Clarke published his first book, Acceptable Risk? Making Decisions in a Toxic Environment, in 1991. In 2001, Clarke published Mission Improbable: Using Fantasy Documents to Tame Disaster. The book examines organizational culture and the way in which certain organizations deal with disasters, including nuclear leaks or explosions, oil spills, toxic waste contamination, and natural disasters. Clarke argues that organizations that work in high-risk fields have a responsibility to prepare for a range of possible crises should an accident occur under their watch. Clarke does, however, show his appreciation for how difficult preparing for a disaster is for organizations, while at the same time, highlighting the very importance of this planning to avert turning an accident into a major catastrophe.

Mauro F. Guillen, reviewing the book in the Administrative Science Quarterly, found that "perhaps the key contribution of the book is the argument that fantasy documents help organizations translate uncertainty into risk, acceptable risk, that is. While Clarke has explored the issue of risk in earlier books, Mission Improbable lays out this argument in greater detail and with considerable supporting evidence." Guillen pointed out that "Clarke's analysis vacillates as to whether fantasy documents have no effect at all because of their unrealistic assumptions or actually exacerbate the danger." Guillen observed that the book "succeeds as an analysis of how organizations cope with the possibility of inflicting major damage on the community because of their dangerous undertakings." Guillen recommended Clarke's account "for undergraduate and graduate courses on the role of organizations in society, decision making, high-technology undertakings, and power and organizations."

In 2003 Clarke, along with William R. Freudenburg and Ted I.K. Youn, edited Terrorism and Disaster: New Threats, New Ideas, Volume 11 of the "Research in Social Problems and Public Policy" series by the Emerald Group. Clarke then published Worst Cases: Terror and Catastrophe in the Popular Imagination in 2005. A nominee for a 2006 Pulitzer Prize, the book once again raises the specter of being aware and prepared for the possibility that you will be affected by a disaster of some sort on a catastrophic level. Clarke brings to the foreground the extreme dangers of improbable but possible disasters, including the impact of near Earth objects, nerve gases from the burning of chemical weapons, or large-scale power grid failures.

Kem Crimmins, writing on Mental Help Net, commented that "Clarke's Worst Cases … is a book with a great deal of promise but at several crucial points fails to live up to its potential. While finding its place within the general industry of terror that has arisen in the US after September 11, 2001, Clarke's book takes a novel approach. Rather than ask why worst cases happen, or even what one can do to prevent them, the book argues that terror and catastrophe are unavoidable elements of modern society, and their impact on the popular imagination is well founded. In itself, that insight is valuable; however, the present reader wishes for a more robust investigation of how worst cases tell us about a society, both in terms of its ability to imagine and how it is structured." John Wilson, writing in Christianity Today, remarked that "Clarke makes his case in a flawed, occasionally maddening, but timely book, Worst Cases: Terror and Catastrophe in the Popular Imagination. ‘Worst cases,’ in Clarke's fuzzy usage, can mean anything from the 1937 explosion of the zeppelin Hindenburg or the 1940 failure of the Tacoma Narrows Bridge to the extinction of the human race. A notion so elastic has little purchase. And the subtitle seems to belong to a different book, perhaps one concerned with disaster in movies, novels, and so on."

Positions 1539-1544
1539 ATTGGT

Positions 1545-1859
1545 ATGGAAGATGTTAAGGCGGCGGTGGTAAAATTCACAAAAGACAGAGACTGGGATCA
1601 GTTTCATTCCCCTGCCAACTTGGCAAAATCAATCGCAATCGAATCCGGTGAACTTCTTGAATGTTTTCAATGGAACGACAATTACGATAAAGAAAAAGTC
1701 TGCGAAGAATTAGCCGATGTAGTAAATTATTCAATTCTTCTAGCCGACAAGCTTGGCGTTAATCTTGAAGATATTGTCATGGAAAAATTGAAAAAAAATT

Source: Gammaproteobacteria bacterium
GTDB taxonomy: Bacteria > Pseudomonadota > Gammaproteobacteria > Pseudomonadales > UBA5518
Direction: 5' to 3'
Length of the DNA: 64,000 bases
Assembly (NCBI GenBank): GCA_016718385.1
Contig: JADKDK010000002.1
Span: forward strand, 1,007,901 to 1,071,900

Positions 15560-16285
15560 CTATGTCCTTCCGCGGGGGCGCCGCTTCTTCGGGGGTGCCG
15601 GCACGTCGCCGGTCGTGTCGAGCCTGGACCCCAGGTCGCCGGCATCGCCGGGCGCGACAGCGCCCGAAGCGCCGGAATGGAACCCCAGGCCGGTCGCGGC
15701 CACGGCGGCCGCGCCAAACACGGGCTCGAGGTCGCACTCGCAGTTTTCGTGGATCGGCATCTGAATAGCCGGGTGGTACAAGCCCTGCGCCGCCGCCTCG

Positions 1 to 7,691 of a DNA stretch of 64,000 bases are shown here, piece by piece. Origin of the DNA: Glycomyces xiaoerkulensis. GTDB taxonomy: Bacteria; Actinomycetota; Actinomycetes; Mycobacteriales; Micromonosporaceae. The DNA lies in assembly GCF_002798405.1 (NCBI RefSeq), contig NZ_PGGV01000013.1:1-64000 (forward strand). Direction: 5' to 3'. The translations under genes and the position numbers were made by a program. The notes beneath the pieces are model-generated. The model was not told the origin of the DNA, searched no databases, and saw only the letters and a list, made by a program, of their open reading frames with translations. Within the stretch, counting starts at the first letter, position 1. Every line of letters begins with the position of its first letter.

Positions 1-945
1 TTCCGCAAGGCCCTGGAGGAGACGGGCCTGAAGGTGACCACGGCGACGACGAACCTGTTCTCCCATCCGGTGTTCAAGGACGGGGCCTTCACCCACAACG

BIOGRAPHICAL AND CRITICAL SOURCES:

PERIODICALS

Administrative Science Quarterly, March, 2001, Mauro F. Guillen, review of Mission Improbable: Using Fantasy Documents to Tame Disaster, p. 151.

American Journal of Sociology, July, 1991, Gary A. Kreps, review of Acceptable Risk? Making Decisions in a Toxic Environment, p. 255; May, 2000, Peter K. Manning, review of Mission Improbable, p. 1812.

American Political Science Review, September, 1990, Robert E. O'Connor, review of Acceptable Risk?, p. 991.

British Journal of Sociology, March, 2007, Carl Macrae, review of Worst Cases: Terror and Catastrophe in the Popular Imagination, p. 144.

Christianity Today, January, 2006, John Wilson, review of Worst Cases, p. 72.

DePaul Law Review, summer, 1991, Paulette L. Stenzel, review of Acceptable Risk?, p. 1165.

Human Ecology: An Interdisciplinary Journal, March, 1990, Daniel G. Bates, review of Acceptable Risk?, p. 133.

Journal of American Culture, September, 2006, Arthur G. Neal, review of Worst Cases, p. 392.

Journal of Economic Literature, December, 1992, review of Acceptable Risk?, p. 2284.

Law & Society Review, February, 1990, James F. Short, review of Acceptable Risk?, p. 179.

New Scientist, August 12, 1989, Martin Ince, review of Acceptable Risk?, p. 57.

Public Administration, December, 2007, Kevin Quigley, review of Worst Cases, p. 1172.

Public Administration Review, November 1, 1989, Bernard H. Ross, review of Acceptable Risk?, p. 569.

Social Forces, March, 1990, Anthony E. Ladd, review of Acceptable Risk?, p. 977.

Urban Lawyer, winter, 1990, Kristin Meyer, review of Acceptable Risk?, p. 177; winter, 2000, S. Jane Cecil, review of Acceptable Risk?, p. 178.

ONLINE

Department of Sociology, Rutgers University Web site,http://sociology.rutgers.edu/ (March 13, 2008), author profile.

Lee Clarke Home Page,http://leeclarke.com (March 13, 2008), author profile.

Mental Help Net,http://www.mentalhelp.net/ (November 14, 2006), Kem Crimmins, review of Worst Cases.

University of Chicago Press Web site,http://www.press.uchicago.edu/ (March 13, 2008), author interview.

University of Pittsburgh Medical Center, Center of Biosecurity Web site,http://www.upmc-biosecurity.org/ (March 20, 2003), Claudia Dreifus, author interview.

Worst Cases Web site,http://www.worstcases.com (March 13, 2008).